A quarry in Wales was used for the location of Rimmer's death-day opening scene for the episode.[6] The live action footage of the scene was merged with model footage of Blue Midget and Red Dwarf, which was seen in the distant background. During the pre-record filming of the episode, Craig Charles's then-wife was giving birth to their son Jack; Craig filmed the scenes where Lister's face was visible as quickly as possible and then rushed away to be at the birth of his son (arriving twenty minutes late). The remainder of location shooting, in which Lister was wearing a space-suit, had production manager Mike Agnew as the double for Lister.[7] But in fact the plaster cast couldn't fit Agnew's foot as he had bigger feet than Craig Charles – a close look at the episode would reveal that there are several frames in the episode where neither the Cat nor Lister (stood in by Agnew) had casts.[8] To film Lister's drunken pilot skills on the flight back to Red Dwarf, wires were used by the model team to give the jerking motion.[9] The one guest star was Sabra Williams who plays Lise Yates.[10]

Similarity to Star Trek: The Next Generation

In their book The Red Dwarf Programme Guide, Chris Howarth and Steve Lyons point out the "uncanny similarities" between the Red Dwarf episode "Thanks for the Memory" and the Star Trek: The Next Generation episode "Clues", which aired on American television nearly two and half years later. Howarth and Lyons note that the American show "has the cast waking up to find that time has passed of which they have no memory. Despite the resistance of their mechanical crew member, they attempt to find out what has happened, but learn that they were better off not knowing. One of them even has a broken limb..."[11]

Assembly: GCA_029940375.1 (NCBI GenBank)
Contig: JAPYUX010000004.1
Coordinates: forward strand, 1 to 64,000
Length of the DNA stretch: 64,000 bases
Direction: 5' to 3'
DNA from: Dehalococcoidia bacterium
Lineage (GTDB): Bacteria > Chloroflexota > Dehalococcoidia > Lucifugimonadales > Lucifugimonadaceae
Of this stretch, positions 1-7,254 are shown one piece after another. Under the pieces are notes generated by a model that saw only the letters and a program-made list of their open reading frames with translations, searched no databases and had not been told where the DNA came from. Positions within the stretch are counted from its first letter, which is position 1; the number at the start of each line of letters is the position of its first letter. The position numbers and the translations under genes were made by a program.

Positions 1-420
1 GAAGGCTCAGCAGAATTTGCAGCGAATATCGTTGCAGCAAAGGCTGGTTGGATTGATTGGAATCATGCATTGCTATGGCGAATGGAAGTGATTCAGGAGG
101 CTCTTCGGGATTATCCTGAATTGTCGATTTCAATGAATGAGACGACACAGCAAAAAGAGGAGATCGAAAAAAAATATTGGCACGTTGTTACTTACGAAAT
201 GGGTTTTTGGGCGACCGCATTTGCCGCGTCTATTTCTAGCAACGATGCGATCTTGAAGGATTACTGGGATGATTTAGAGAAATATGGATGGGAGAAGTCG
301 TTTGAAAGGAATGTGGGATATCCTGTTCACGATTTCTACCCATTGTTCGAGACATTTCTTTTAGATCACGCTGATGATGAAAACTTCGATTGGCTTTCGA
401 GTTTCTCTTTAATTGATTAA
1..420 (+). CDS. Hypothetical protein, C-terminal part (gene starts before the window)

Originally broadcast on the British television channel BBC2 on 20 September 1988 in the 9:00 pm evening slot,[12] the episode was voted by readers of the Red Dwarf Smegazine in a 1992 poll as the 19th best episode of the 30 then existing, attracting 1.9% of the vote. This made it the fifth-ranked of Series 2's episodes.[13] However, director Ed Bye stated in the Series II documentary, "It's Cold Outside", that the episode was a standout of the series.[14]


The remastering of Series I to III was carried out during the late 1990s.[15] Changes throughout the series included replacement of the opening credits,[16] giving the picture a colour grade and filmising,[17] computer generated special effects of Red Dwarf[18] and many more visual and audio enhancements.[18]